An other concern comes from the type of proofing you use, for instance if you use methods such as late proffing or slow proofing and that your bread and couches spend the night in your chambers, they are going to get wet and develop mould.

Once they are black, there isn't much you can do to get the original linen color back.

However a tip I can give you to get rid of the mould and some of the smell is to put them inside your warm oven (100-120°C or 220-250°F) for about ten minutes. Start with on to check that it doesn't burn and adjust time and température accordingly. Do it little by little, a few at a time for them to really dry up inside and for the heat to kill most of the life inside your couches. I recommend doing the same with you linen lined bannetons, which can develop insect or micro organism life even if you are very clean.

 

I hope this helped you.

 

Regards.

 

Louis

 

Hello,

 

I my opinion, the state and color of you couches isn't really a problem as far as taste and health and safety. 
To me it is more of a concern of feeling good with the tools you use. I have worked in some bakeries where the couches were filthy and others where the were kept in perfect shape. I must say I like working with ones that don't stink and that look good.

The first thing you want to do is scrape them with you straight dough cuter every now and then. That should get most of the filth away.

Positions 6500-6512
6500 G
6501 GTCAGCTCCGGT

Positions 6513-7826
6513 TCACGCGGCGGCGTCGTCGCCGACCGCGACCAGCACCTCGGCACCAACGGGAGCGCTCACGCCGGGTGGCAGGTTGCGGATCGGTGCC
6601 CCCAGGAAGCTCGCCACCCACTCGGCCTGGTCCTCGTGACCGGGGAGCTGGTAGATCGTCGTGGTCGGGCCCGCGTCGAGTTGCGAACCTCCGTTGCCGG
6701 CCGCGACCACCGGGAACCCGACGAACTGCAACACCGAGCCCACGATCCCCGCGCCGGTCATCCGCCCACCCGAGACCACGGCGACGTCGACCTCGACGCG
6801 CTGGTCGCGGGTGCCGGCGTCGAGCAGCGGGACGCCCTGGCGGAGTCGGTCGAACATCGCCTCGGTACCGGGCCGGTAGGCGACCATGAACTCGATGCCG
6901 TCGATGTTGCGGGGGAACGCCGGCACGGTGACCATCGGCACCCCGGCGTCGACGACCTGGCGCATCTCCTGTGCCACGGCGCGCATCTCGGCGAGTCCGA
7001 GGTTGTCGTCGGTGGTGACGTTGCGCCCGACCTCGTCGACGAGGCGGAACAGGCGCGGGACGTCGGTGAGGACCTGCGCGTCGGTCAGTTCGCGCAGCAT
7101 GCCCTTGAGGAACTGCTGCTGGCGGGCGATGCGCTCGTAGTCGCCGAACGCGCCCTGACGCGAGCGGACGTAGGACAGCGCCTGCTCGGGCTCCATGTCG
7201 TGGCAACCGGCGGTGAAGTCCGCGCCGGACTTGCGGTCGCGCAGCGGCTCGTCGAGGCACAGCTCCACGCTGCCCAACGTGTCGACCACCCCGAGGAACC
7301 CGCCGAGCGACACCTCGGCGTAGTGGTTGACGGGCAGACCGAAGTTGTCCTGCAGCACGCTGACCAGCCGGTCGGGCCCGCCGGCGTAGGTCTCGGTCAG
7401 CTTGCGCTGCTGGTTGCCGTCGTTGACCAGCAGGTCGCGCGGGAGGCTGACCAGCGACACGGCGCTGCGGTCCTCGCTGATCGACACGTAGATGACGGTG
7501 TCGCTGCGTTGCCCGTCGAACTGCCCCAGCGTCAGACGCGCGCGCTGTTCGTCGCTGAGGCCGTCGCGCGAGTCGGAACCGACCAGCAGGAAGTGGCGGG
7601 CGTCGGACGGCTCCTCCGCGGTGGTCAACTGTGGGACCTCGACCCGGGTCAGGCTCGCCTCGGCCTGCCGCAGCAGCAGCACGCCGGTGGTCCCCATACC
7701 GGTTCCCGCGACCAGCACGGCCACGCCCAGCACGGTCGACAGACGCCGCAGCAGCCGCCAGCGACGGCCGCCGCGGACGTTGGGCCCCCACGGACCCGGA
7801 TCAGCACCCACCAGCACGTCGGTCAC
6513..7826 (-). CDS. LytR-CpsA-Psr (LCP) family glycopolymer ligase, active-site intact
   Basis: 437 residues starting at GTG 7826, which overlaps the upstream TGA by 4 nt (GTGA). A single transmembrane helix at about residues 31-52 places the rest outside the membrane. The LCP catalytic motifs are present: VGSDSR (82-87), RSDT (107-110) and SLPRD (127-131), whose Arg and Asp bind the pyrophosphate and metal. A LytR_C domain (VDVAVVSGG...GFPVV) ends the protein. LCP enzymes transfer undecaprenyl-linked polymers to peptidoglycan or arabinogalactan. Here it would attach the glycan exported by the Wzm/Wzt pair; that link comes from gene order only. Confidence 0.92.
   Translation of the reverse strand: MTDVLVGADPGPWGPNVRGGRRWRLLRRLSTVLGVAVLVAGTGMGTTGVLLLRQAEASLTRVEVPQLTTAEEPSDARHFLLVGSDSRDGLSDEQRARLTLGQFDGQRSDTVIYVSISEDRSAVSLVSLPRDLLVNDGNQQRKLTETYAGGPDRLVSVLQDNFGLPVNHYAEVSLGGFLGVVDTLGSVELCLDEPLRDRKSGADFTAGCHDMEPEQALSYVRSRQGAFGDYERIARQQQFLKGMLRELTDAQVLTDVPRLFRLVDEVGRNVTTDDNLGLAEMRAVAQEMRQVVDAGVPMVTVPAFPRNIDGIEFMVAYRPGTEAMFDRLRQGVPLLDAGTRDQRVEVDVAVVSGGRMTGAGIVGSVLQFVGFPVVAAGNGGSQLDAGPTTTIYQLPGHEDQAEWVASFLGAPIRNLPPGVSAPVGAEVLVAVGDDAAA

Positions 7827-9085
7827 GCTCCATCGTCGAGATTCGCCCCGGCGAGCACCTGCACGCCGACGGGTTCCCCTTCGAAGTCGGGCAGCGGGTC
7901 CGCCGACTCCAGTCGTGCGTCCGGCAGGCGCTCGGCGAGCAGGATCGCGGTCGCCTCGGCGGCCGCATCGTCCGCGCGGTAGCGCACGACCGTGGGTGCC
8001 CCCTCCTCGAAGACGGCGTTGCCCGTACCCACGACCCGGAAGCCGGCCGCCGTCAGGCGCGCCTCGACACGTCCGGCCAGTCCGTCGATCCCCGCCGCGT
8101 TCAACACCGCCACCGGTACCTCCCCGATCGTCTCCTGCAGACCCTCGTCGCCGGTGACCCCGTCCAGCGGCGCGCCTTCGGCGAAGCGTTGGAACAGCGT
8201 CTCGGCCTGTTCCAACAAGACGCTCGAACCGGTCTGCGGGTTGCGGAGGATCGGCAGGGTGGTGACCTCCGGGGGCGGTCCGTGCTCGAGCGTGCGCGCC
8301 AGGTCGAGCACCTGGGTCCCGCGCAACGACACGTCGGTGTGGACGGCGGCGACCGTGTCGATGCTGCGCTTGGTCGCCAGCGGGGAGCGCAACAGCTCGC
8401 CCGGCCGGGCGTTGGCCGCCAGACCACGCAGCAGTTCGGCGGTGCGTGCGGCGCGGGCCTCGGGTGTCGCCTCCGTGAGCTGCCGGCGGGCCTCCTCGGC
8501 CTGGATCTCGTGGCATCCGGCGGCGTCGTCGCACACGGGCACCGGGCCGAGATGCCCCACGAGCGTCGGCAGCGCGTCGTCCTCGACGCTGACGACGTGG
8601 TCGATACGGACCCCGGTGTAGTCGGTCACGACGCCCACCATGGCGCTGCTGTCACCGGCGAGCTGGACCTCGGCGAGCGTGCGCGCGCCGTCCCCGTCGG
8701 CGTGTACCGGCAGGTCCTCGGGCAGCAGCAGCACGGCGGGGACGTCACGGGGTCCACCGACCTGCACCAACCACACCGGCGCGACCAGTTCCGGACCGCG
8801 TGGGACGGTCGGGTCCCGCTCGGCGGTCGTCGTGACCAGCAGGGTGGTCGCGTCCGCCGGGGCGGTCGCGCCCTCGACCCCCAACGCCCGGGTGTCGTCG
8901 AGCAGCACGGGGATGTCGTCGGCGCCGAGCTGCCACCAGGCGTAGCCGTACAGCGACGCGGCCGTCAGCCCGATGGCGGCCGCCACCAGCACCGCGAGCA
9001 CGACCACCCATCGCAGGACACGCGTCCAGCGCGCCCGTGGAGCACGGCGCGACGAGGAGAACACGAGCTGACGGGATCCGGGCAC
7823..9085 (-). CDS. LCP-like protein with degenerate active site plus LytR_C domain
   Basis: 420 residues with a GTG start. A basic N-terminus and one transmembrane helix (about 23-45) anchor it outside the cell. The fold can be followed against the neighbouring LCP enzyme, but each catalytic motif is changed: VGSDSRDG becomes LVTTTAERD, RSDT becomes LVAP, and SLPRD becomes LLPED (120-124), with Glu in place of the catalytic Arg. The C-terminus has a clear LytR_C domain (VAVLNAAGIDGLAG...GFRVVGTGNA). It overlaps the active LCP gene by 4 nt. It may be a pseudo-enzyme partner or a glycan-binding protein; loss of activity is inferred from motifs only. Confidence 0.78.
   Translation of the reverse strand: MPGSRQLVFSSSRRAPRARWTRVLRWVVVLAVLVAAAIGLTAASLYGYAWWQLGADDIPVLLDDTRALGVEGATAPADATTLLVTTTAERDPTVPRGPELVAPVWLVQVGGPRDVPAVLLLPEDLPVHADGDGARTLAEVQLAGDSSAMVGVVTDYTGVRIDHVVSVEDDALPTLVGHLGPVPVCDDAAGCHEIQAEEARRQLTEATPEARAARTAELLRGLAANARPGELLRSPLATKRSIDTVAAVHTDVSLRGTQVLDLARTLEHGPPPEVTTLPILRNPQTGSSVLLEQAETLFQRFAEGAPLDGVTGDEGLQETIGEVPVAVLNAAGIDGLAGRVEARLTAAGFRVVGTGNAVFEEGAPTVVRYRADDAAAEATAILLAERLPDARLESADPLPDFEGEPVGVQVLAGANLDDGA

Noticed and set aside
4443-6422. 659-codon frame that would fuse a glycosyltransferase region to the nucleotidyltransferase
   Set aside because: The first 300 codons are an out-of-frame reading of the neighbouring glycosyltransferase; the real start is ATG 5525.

Now you never want to leave a wet or damp couche as such, you should always try and make them dry until they really are before rolling them up.

An other concern comes from the type of proofing you use, for instance if you use methods such as late proffing or slow proofing and that your bread and couches spend the night in your chambers, they are going to get wet and develop mould.

Once they are black, there isn't much you can do to get the original linen color back.

However a tip I can give you to get rid of the mould and some of the smell is to put them inside your warm oven (100-120°C or 220-250°F) for about ten minutes. Start with on to check that it doesn't burn and adjust time and température accordingly. Do it little by little, a few at a time for them to really dry up inside and for the heat to kill most of the life inside your couches. I recommend doing the same with you linen lined bannetons, which can develop insect or micro organism life even if you are very clean.

 

In France, some companies offer waterless cleaning services but you need to rent a machine and do it yourself and unless you have 200-300 couches to clean it is often cheaper to get new ones.

 

I know that some people clean them in water every now and then. It is all fine but not necessary if you have enough to let them dry before you use them again. Also washing them in water will reduce their lifespan. Last but not least, what Mariah says is very true, people used to only use linen but back in those days people didn't clean their clothes every week.

 

I hope this helped you.

 

Regards.

 

Louis

 

Thanks Louis

 

I appreciate the good advice.

Cheers

Laurie